Contrary to the earlier pilot study of federal probationers,26 the findings from this current study conducted among a larger sample of more diverse offenders did not find any differences in criminal behavior between the naltrexone and TAU groups. Although it did show some support for less opioid use among the naltrexone completers, this finding was not consistent due to the high drop out rate. The major difference between the two studies lies in the supervision available to all participants in the original federal study. One of the federal parole officers was so enthusiastic about the study that he became a member of the team. Supervision and follow-up was much closer in that setting than in the more diverse settings of city and federal programs five to ten years later. The results of this second study have convinced us that in order to be successful, oral naltrexone in probationers and parolees requires more supervision than is typically available in the criminal justice system.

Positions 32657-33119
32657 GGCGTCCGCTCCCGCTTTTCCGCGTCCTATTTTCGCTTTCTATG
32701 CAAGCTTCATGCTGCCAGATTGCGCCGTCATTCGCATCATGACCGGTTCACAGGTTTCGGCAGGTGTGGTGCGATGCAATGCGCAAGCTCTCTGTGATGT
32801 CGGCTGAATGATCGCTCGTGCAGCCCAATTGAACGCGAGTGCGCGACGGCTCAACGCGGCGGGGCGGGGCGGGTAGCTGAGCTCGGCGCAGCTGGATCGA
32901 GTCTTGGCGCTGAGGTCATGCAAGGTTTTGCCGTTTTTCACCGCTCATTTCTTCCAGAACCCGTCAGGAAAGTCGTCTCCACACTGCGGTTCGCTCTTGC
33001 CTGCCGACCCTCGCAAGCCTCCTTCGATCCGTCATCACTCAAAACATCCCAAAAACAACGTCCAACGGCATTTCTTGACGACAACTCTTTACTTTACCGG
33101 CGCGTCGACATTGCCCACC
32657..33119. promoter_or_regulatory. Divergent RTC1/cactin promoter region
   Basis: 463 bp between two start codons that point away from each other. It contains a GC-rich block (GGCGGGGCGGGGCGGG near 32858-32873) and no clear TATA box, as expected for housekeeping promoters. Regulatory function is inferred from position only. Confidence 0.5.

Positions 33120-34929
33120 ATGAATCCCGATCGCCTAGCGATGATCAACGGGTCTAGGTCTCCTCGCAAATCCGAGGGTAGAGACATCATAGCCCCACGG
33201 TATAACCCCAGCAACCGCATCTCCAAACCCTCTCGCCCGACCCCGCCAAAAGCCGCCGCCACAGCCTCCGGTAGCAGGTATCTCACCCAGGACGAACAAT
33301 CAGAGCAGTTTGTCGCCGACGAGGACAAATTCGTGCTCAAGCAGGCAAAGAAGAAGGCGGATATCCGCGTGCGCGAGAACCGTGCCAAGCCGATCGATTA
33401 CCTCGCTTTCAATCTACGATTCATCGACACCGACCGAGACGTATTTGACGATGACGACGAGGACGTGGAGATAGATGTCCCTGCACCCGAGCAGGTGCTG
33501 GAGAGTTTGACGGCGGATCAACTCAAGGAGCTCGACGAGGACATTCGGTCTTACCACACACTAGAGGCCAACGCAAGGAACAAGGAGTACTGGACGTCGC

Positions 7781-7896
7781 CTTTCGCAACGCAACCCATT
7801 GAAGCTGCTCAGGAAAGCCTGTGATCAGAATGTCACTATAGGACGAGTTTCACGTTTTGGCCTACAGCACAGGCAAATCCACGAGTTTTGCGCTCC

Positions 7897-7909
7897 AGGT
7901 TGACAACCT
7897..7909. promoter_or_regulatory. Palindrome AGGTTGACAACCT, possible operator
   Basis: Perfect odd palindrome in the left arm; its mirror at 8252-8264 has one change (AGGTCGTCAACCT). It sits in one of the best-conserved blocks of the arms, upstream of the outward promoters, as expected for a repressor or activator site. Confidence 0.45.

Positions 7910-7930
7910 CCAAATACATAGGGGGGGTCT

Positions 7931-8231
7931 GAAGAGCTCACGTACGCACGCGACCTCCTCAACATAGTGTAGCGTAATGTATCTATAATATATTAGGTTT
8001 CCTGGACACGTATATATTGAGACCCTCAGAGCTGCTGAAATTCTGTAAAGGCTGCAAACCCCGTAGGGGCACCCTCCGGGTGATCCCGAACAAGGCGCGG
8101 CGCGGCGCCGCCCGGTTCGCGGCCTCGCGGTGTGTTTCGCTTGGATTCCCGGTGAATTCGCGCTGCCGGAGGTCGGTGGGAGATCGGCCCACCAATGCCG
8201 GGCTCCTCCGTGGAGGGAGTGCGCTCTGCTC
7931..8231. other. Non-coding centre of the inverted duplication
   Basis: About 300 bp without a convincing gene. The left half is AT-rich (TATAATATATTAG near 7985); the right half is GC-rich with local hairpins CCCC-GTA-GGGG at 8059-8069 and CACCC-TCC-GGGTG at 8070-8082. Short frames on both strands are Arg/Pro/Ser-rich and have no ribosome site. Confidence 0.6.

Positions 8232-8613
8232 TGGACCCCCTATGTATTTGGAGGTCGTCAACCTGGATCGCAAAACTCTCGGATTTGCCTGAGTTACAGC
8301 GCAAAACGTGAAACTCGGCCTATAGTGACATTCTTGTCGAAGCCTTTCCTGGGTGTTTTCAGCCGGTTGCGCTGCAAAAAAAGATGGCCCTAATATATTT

The one setting in which the naltrexone group did perform better than TAU in terms of treatment completion was among subjects who were attending treatment court. While 57% of treatment court participants who received naltrexone completed treatment, none in the TAU group completed. Treatment court participants were more closely monitored compared to offenders in other levels of supervision. Treatment court clients appeared before a judge once a month and urine specimens were typically collected three times a week during IOP treatment. This supports our belief that oral naltrexone might require more criminal justice supervision. However, caution is noted due to the small numbers of treatment court clients and the lack of any significant findings in a survival analysis of time to drop out.